Air Force

Enhanced hardware security for fabless ICs

Circuit-level technique that can strongly resist data leakage

Software & Information Technology

Image credit: Starkus01

Due to increasing cost of semiconductor manufacturing, many chip companies have gone fabless and rely on external facilities in foreign countries to produce integrated circuits, a market trend known as fabless IC.

Unfortunately, not all of these facilities can be considered trustworthy and through theft of the chip designs, these fabs may be a conduit for the injection of malicious modifications to the circuitry – hardware trojans (HTs) that compromise the security of the system.

One common objective of HTs is to establish a side channel for data leakage by radio transmission. Through this type of HT, scanned and captured data such as encryptions keys are relayed to the third party. There are an array of defensive measures to counter HTs but these can be skirted if the attackers gain access to the physical chip and can reverse engineer the hardware between fabrication runs.

To further combat HTs, Air Force engineers have developed Randomized Encoding of Combinational Logic for Resistance to Data Leakage (RECORD) – a scheme of temporarily randomized encoding for combinational logic that, with the aid of quilt packaging (low insertion loss, chip-to-chip interconnects), aims to prevent attackers from interpreting the data.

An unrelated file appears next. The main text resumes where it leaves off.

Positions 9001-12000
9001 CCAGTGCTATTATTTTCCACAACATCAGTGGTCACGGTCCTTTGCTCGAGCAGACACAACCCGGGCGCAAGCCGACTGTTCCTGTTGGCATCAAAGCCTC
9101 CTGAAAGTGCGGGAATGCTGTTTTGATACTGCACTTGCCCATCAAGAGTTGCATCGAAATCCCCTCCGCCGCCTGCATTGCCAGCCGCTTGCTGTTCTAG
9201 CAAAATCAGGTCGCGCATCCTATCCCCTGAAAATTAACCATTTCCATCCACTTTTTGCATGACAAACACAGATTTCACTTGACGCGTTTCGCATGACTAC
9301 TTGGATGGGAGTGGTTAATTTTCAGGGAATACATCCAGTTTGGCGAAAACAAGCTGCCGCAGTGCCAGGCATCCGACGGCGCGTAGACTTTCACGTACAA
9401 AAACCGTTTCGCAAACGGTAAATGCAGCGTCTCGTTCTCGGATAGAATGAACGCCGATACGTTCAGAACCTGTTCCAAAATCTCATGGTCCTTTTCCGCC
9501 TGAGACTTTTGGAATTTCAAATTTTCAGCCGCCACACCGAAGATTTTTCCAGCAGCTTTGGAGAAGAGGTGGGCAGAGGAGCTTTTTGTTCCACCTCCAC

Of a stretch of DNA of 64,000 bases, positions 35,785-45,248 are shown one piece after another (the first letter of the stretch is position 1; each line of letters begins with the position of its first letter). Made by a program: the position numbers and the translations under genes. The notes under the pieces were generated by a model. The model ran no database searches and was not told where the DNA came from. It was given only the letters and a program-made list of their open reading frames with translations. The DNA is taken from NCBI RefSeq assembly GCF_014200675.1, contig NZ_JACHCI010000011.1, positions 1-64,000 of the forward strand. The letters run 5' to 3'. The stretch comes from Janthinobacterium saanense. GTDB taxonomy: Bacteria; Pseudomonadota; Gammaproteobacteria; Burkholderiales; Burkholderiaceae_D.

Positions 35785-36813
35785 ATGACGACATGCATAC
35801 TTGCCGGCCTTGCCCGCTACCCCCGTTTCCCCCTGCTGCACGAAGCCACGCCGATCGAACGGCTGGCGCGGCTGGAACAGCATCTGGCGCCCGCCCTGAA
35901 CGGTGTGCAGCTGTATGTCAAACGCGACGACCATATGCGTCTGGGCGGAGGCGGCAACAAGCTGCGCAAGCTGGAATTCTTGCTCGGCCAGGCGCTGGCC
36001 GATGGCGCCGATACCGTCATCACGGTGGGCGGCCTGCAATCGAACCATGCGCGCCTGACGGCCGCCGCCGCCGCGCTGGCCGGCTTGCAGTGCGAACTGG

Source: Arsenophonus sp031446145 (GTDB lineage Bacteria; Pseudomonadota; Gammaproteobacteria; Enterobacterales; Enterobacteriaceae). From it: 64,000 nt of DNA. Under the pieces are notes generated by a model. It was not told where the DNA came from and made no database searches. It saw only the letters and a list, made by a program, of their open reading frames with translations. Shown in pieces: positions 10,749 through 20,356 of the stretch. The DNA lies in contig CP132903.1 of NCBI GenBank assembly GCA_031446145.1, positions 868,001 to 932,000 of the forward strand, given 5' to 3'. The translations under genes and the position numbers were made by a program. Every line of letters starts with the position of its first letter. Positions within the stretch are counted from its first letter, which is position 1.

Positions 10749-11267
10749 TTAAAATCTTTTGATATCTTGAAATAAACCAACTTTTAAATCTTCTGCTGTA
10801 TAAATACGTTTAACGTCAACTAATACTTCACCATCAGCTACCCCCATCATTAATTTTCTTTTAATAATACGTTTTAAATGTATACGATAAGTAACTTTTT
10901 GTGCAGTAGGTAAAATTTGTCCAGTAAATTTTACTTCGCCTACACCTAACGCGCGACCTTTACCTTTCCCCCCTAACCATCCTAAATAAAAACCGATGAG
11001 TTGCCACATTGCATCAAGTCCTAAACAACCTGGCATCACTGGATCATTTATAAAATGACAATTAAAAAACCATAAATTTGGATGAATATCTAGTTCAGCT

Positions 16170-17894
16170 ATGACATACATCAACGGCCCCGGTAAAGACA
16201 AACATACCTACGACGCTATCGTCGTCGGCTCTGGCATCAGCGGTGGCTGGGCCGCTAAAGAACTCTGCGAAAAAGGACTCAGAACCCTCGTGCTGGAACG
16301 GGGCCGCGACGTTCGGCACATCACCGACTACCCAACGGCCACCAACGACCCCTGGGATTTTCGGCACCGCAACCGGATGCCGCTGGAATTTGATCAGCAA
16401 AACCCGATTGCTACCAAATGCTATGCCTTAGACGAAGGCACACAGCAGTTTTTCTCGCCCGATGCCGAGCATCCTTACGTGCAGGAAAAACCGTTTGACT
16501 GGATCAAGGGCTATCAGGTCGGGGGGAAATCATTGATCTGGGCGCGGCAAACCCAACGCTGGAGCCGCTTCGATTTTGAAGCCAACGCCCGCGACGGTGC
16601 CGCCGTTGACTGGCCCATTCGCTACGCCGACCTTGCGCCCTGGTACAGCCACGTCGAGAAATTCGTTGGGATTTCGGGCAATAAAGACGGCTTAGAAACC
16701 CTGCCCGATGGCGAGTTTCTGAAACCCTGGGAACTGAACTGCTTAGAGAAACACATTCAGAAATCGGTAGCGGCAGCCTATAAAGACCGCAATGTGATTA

With this approach, generic I/O RECORD modules are pre-fabricated at a secure facility while the chip design is sent off to be fabricated at a third party facility of unknown trustworthiness. This fabricated die is returned from the third party facility and mated with the I/O dies to form a finished chip in a secured facility. To further frustrate attackers the exact placement of I/O modules can be altered chip-to-chip to produce different input patterns, without affecting overall chip function.

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